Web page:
Scientists Race To Test Omicron Variant Against COVID-19 Vaccines

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News of the Omicron variant has prompted health officials and scientists around the world to prepare –– and hopefully prevent –– yet another coronavirus surge.

While several nations have banned air travel to several African countries, researchers are testing whether the currently available vaccines provide adequate protection against the newest variant.

So far, early data is varied and shows that the Omicron variant may be even more transmissible and possibly better at evading immune resistance –– both through vaccine and natural infection –– than other variants we already seen, scientists have said in interviews, The New York Times reported.

Right now, scientists say that currently available vaccines are still effective at preventing severe illness and death, but booster shots may be needed to protect most people. Still, Pfizer and Moderna are looking at the possibility of reformulating their vaccine, just in case.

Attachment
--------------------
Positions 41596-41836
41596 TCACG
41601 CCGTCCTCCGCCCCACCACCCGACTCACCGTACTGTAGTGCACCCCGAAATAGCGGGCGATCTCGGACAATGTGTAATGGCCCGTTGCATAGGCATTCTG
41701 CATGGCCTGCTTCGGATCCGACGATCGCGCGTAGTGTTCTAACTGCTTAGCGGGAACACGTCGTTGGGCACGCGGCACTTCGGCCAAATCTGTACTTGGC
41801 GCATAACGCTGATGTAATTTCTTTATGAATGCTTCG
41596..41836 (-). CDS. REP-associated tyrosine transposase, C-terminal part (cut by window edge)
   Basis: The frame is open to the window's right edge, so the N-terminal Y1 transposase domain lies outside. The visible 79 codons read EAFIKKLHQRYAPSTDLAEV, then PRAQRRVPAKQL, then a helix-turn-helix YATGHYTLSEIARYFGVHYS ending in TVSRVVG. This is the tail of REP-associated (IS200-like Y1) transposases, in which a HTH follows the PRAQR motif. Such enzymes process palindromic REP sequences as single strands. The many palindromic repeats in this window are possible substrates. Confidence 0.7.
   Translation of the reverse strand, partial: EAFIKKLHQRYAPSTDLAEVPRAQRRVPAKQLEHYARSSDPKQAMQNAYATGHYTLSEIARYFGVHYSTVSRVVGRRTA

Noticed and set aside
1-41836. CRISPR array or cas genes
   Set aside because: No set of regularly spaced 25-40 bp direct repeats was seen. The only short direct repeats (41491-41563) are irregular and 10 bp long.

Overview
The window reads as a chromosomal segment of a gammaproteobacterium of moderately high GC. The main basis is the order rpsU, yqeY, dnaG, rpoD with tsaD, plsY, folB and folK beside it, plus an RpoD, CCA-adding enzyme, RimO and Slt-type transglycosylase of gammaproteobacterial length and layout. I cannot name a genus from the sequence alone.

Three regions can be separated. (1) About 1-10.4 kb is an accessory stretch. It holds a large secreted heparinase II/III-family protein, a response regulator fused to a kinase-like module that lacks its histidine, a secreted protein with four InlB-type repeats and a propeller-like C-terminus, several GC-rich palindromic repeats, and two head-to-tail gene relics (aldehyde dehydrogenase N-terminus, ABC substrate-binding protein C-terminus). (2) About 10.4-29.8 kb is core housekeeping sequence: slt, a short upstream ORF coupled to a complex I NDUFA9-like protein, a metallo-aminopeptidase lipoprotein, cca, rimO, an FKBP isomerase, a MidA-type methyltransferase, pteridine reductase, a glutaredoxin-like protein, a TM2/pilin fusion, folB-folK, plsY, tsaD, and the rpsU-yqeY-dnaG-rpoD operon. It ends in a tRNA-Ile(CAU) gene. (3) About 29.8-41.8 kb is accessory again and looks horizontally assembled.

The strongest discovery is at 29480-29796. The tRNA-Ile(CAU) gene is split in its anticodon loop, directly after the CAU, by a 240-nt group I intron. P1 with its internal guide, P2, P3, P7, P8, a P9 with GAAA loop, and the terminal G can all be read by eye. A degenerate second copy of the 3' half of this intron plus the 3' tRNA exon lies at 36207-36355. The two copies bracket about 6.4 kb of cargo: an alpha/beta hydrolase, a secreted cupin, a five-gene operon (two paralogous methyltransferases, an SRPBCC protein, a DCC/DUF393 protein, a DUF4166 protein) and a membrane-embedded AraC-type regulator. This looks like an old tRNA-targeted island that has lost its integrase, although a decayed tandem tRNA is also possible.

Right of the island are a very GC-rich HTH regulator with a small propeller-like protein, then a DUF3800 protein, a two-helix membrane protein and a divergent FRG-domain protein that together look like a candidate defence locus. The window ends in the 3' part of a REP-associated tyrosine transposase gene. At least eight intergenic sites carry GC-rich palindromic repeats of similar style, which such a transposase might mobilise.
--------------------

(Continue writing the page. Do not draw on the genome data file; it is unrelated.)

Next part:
"We really need to be vigilant about this new variant and preparing for it," Dr. Jesse Bloom, a Seattle-based evolutionary biologist told The Times.

Dr. Bloom added that it will most likely take a "few weeks" before scientists have a "better sense of how much this variant is spreading and how necessary it might be to push forward with a variant vaccine."

While there are not any known cases of the Omicron variant in the US, it has been detected in the UK, Israel, Hong Kong, Australia, Canada, and more.

America's top infectious disease expert, Dr. Anthony Fauci said over the weekend it's too early to say about lockdowns and mandates, but that the US should "anything and everything" to combat the newest Covid-19 variant.

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